All Politics Really is Local

Tip O’Neill once said “all politics is local,” when asked to describe how the problems and concerns of towns and cities around the country affect the actions of their Congressmen and Senators in Washington, D.C.  This remains as true today as it was then.

Big-city politics start with small-town political issues.  Or said another way, what may seem important to only a discrete group of people – like lawyers – can actually end up being good policy for everyone.  For example, the new Massachusetts Homestead Reform Act is good consumer policy for all.  Similarly, this year’s effort to keep the probation department in the judicial branch where judges can closely monitor probationers is important to every city and town in Massachusetts.  But the wisdom in the late Congressman’s phrase isn’t limited to how politics works on Capitol Hill or Beacon Hill.  The phrase can also apply to building an effective campaign strategy.

On June 22nd, the BBA’s Public Interest Leadership Program (“PILP”) will host their annual “All Politics is Local” program.  Every year PILP participants put this program together to inspire and encourage attorneys to run for office.  Panelists often talk about what it means to be a lawyer and to be actively involved in local politics.  They’ll describe the basics of starting a campaign and the challenges of balancing an active law practice with what it takes to run for office.  This year’s panel includes: the Honorable Maura Doyle, the clerk of the Supreme Judicial Court for Suffolk County; William Kennedy, a former chief legal counsel to the Office of the Speaker of the House and now a partner at Nutter, McClennen & Fish; Joseph Driscoll, a former state representative and now a senior vice president at O’Neill and Associates; and Michael Day, an associate at Mintz Levin who ran for state senate in 2010.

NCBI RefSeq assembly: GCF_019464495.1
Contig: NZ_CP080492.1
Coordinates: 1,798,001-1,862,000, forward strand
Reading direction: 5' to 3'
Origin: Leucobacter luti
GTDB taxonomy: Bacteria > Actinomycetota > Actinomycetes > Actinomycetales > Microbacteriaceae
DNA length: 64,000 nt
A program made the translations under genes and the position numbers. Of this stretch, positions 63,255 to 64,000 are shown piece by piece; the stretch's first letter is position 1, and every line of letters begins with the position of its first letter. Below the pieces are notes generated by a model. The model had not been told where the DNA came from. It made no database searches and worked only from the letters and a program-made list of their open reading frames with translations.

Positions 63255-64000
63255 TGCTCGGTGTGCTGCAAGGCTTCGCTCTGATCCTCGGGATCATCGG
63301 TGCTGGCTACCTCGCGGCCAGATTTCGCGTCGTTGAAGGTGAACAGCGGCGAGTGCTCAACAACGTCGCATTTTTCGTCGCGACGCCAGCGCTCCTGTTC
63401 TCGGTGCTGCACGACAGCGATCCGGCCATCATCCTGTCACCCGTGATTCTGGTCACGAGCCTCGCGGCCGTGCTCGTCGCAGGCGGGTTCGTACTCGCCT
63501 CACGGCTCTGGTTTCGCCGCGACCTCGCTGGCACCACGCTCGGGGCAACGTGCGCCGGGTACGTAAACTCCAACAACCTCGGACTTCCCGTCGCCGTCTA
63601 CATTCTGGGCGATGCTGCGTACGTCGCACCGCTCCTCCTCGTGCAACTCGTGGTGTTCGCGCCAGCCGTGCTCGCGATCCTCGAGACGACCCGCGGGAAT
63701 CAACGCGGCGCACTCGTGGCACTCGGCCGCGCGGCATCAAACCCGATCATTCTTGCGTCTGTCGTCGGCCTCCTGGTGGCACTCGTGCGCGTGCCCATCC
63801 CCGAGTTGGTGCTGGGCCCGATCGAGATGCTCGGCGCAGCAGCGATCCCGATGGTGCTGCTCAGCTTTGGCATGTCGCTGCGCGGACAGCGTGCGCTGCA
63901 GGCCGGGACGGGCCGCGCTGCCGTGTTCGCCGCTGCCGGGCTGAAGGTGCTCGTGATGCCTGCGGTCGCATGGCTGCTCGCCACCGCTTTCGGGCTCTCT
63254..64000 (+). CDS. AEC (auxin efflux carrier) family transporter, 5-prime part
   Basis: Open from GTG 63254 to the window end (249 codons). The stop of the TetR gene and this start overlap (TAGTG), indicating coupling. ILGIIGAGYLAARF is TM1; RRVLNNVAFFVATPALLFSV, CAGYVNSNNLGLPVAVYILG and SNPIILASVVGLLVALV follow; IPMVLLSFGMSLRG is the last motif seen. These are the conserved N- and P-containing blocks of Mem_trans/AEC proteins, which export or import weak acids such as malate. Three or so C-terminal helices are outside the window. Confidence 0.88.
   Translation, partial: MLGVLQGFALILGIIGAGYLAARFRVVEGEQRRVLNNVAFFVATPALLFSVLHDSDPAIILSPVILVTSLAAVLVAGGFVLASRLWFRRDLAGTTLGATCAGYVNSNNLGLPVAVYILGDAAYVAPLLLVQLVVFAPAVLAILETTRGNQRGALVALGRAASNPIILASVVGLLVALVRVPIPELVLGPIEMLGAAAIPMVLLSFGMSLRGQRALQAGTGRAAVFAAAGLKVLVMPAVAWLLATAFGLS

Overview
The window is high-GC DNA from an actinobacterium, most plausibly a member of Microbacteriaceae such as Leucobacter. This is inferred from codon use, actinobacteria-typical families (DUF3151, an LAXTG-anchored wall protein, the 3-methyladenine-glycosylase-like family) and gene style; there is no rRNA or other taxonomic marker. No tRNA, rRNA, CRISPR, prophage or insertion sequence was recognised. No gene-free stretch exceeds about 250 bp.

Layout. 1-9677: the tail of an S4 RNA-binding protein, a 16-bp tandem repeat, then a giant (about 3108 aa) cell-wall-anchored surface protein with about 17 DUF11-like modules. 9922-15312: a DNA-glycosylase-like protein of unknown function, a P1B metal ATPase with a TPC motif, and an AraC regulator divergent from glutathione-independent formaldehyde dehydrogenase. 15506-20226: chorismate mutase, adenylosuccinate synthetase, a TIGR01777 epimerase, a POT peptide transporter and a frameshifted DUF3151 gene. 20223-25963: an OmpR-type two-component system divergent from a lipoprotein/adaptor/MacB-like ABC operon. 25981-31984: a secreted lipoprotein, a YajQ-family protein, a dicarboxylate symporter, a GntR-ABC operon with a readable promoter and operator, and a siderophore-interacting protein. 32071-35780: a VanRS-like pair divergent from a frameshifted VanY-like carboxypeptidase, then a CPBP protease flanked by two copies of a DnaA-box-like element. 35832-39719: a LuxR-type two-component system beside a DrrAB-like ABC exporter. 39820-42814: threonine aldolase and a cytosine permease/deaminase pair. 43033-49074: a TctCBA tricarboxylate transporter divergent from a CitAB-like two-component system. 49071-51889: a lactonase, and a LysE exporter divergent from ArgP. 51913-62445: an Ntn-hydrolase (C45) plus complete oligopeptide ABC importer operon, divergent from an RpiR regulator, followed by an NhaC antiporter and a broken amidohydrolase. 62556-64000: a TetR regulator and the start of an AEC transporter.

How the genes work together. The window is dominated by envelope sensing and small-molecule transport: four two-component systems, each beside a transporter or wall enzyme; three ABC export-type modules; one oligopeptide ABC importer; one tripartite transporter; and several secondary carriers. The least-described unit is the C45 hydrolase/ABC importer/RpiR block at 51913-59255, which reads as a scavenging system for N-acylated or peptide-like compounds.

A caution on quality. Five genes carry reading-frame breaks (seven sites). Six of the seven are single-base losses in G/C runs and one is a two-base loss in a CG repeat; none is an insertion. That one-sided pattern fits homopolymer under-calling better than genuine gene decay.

A race for public office at the local level does not usually depend on huge campaign budgets, prime time television ads, or highly publicized debates.  It’s more common to hear stories of worn out shoes, scoured rolodexes and hours spent knocking on doors.  Running for office is daunting, but serving in public office can be gratifying.  A campaign provides only a limited amount of time to capture the imagination of voters and differentiate your vision from that of your opponents.

While the practice of law has long been seen as a launching pad for political candidates, that’s no longer true. This past election cycle saw a 20 percent drop in lawyer-legislators at the State House.  The number fell from 65 to 53 out of a total of 200 legislators.  Still, lawyers need not run for office in order to be involved in local politics.  After all, part of being a lawyer is being an active citizen.

-Kathleen Joyce

Government Relations Director

Boston Bar Association

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